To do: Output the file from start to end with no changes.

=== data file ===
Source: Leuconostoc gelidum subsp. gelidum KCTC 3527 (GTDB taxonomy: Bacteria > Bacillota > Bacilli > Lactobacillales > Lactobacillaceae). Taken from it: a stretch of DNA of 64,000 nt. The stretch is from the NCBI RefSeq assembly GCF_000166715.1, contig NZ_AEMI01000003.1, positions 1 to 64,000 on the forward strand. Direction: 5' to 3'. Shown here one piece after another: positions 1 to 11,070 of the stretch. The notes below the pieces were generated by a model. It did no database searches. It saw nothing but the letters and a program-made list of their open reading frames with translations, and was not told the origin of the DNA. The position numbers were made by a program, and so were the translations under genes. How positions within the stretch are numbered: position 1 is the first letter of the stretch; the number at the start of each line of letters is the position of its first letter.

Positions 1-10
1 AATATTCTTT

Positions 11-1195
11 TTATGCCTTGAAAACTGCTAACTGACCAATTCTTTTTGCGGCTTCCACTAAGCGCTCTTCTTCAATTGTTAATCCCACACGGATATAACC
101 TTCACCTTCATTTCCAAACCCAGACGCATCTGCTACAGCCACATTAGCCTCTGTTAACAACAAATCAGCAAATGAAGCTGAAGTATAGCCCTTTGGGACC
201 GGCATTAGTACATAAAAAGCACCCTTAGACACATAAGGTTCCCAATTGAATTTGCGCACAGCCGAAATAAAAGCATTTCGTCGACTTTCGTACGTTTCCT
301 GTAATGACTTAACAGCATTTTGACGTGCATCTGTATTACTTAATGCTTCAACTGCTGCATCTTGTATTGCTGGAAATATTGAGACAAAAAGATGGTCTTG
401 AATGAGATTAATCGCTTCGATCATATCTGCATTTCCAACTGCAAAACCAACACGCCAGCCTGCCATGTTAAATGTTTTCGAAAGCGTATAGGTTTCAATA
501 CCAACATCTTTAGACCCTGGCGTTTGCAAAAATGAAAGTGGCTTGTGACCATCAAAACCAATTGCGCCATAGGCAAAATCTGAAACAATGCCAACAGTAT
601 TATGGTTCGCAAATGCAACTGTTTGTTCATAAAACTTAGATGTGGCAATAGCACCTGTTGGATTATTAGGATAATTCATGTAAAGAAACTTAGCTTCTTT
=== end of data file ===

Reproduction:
Source: Leuconostoc gelidum subsp. gelidum KCTC 3527 (GTDB taxonomy: Bacteria > Bacillota > Bacilli > Lactobacillales > Lactobacillaceae). Taken from it: a stretch of DNA of 64,000 nt. The stretch is from the NCBI RefSeq assembly GCF_000166715.1, contig NZ_AEMI01000003.1, positions 1 to 64,000 on the forward strand. Direction: 5' to 3'. Shown here one piece after another: positions 1 to 11,070 of the stretch. The notes below the pieces were generated by a model. It did no database searches. It saw nothing but the letters and a program-made list of their open reading frames with translations, and was not told the origin of the DNA. The position numbers were made by a program, and so were the translations under genes. How positions within the stretch are numbered: position 1 is the first letter of the stretch; the number at the start of each line of letters is the position of its first letter.

Positions 1-10
1 AATATTCTTT

Positions 11-1195
11 TTATGCCTTGAAAACTGCTAACTGACCAATTCTTTTTGCGGCTTCCACTAAGCGCTCTTCTTCAATTGTTAATCCCACACGGATATAACC
101 TTCACCTTCATTTCCAAACCCAGACGCATCTGCTACAGCCACATTAGCCTCTGTTAACAACAAATCAGCAAATGAAGCTGAAGTATAGCCCTTTGGGACC
201 GGCATTAGTACATAAAAAGCACCCTTAGACACATAAGGTTCCCAATTGAATTTGCGCACAGCCGAAATAAAAGCATTTCGTCGACTTTCGTACGTTTCCT
301 GTAATGACTTAACAGCATTTTGACGTGCATCTGTATTACTTAATGCTTCAACTGCTGCATCTTGTATTGCTGGAAATATTGAGACAAAAAGATGGTCTTG
401 AATGAGATTAATCGCTTCGATCATATCTGCATTTCCAACTGCAAAACCAACACGCCAGCCTGCCATGTTAAATGTTTTCGAAAGCGTATAGGTTTCAATA
501 CCAACATCTTTAGACCCTGGCGTTTGCAAAAATGAAAGTGGCTTGTGACCATCAAAACCAATTGCGCCATAGGCAAAATCTGAAACAATGCCAACAGTAT
601 TATGGTTCGCAAATGCAACTGTTTGTTCATAAAACTTAGATGTGGCAATAGCACCTGTTGGATTATTAGGATAATTCATGTAAAGAAACTTAGCTTCTTT